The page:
Piracy is less of an issue for the movie industry than is the dominance of the digital distribution channel by a single company, such as Apple, according to CEO of Mirmax.
Mike Lang said this to a movie industry crowd Monday at the annual MIPCOM event in Cannes, a sort of bazaar for entertainment content. While the audience listening to the executive's message was made up of industry insiders, the message has some interesting implications for consumers -- namely, that when it comes to streaming video they should have more choice.
This is exactly the opposite stance that the music industry initially adopted toward digital media.
According to reports in Rapid TVNews and Music Ally, Miramax CEO Mike Lang argued that while some in the industry fear digital distribution of content because they believe it facilitates piracy, the real problem is distribution.
"Piracy really is not the bigger issue for our company or for our library," he said. "It's been lack of exploitation, just not getting it out there."
Lang has obviously seen what happens when sources of legitimate content proliferate: piracy decreases. It took the music industry many years and many lawsuits to learn that. Of course, by the time the music industry learned this, it had lost something it can no longer get back: it allowed Apple to get a lock on distribution, which has stifled true competition in the market.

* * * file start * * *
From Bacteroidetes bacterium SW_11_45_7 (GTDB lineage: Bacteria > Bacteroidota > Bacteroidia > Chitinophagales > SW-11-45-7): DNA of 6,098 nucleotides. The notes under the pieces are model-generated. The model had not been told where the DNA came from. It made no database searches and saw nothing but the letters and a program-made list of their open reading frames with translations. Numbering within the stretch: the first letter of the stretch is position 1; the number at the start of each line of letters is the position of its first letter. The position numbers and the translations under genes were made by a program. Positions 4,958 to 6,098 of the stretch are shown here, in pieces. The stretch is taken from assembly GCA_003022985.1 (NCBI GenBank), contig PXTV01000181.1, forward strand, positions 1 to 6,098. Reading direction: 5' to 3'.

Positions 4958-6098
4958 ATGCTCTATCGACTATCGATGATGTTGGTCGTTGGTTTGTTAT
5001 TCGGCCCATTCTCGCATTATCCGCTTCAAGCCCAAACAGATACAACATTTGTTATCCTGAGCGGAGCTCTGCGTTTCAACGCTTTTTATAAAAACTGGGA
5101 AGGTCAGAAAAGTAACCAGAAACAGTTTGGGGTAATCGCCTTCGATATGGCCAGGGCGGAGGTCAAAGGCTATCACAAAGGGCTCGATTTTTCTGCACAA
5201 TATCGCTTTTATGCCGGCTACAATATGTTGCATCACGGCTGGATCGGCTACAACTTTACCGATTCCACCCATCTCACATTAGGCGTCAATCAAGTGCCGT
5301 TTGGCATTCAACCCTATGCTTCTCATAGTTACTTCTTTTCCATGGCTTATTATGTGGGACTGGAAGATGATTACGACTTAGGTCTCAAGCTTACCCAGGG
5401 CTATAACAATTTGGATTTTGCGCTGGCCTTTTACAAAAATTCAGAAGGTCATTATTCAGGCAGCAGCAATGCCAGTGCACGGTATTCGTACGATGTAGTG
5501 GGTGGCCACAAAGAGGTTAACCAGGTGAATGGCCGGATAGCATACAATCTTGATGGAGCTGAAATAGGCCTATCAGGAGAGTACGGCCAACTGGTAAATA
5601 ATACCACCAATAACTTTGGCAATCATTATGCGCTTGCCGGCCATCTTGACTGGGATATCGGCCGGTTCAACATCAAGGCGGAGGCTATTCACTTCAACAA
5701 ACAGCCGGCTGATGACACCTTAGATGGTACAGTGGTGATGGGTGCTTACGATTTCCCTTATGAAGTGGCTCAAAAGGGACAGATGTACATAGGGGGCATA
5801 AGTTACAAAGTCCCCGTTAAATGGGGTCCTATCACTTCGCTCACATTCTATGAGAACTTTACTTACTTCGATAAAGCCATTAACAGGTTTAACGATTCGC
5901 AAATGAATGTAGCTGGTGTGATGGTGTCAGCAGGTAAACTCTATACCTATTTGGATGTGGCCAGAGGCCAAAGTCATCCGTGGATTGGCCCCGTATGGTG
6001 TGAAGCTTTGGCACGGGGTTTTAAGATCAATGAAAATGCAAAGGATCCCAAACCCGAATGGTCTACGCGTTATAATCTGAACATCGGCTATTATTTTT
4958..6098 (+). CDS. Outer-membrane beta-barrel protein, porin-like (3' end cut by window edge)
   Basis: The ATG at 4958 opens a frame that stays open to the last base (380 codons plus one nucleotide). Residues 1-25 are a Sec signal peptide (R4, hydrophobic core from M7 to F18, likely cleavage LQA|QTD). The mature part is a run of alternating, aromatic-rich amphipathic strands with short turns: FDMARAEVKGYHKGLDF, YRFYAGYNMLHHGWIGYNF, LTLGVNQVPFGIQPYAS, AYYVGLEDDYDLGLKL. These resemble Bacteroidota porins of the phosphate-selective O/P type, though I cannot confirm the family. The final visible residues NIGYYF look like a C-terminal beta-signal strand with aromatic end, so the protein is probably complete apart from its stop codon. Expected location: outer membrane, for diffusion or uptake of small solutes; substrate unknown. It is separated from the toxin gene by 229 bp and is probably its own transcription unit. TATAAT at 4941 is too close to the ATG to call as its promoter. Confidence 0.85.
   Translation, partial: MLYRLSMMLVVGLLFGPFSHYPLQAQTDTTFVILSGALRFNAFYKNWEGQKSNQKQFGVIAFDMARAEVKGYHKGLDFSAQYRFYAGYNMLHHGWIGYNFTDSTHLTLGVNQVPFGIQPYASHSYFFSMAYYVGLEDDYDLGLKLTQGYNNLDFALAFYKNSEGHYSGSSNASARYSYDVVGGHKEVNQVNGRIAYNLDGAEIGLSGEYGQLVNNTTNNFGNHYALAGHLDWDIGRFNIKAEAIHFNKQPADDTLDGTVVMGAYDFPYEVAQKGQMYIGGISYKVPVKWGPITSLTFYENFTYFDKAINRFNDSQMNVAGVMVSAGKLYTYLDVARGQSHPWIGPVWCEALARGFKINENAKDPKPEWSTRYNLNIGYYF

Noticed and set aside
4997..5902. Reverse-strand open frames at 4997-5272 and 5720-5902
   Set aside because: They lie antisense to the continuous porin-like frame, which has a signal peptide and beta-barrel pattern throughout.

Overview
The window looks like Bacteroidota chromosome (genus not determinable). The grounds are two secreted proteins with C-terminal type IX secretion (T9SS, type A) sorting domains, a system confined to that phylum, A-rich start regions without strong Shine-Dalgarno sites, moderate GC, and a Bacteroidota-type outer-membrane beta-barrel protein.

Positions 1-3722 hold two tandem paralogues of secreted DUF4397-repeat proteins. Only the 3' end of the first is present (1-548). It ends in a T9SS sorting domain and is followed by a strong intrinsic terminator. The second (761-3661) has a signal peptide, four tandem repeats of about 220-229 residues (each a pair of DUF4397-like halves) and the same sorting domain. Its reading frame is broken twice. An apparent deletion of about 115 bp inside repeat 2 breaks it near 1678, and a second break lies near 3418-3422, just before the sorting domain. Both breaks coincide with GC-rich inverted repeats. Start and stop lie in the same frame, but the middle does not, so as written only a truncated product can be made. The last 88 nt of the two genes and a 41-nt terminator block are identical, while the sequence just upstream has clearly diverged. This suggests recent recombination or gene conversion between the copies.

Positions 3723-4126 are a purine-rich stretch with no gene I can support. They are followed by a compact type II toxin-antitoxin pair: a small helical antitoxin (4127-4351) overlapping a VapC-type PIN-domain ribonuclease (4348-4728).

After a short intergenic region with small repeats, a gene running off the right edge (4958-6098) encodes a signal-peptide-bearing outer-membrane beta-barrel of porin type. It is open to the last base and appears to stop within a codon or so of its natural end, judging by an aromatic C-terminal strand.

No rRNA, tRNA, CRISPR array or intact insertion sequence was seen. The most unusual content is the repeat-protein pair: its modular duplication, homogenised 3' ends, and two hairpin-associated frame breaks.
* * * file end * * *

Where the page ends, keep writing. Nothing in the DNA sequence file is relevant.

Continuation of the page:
According to Lang, this is something the movie industry needs to keep in mind when it begins introducing its digital business models.
"As the movie business we have to be very cognizant of that," Lang said. "That's why we did our deal with Netflix, and why we also did our deal with Hulu. We want multiple players to be successful."
"It's really important as an industry that we try to allow multiple players in markets around the world," he added.
Miramax cut a deal with Netflix in May allowing "several hundred" of the studio's movies to be streamed over the service, including titles such as Pulp Fiction, Good Will Hunting, Bad Santa, and Kill Bill.
In June, Miramax inked an agreement with Hulu that allowed the streaming service to show hundreds of Miramax movies on Hulu Plus, without commercials, and to rotate 15 movies a month, with commercials, through Hulu.com.
Streaming video enthusiasts can only hope that more Hollywood execs start thinking like Lang and realize that choice is a better antidote to piracy than restrictions, police raids, and lawsuits.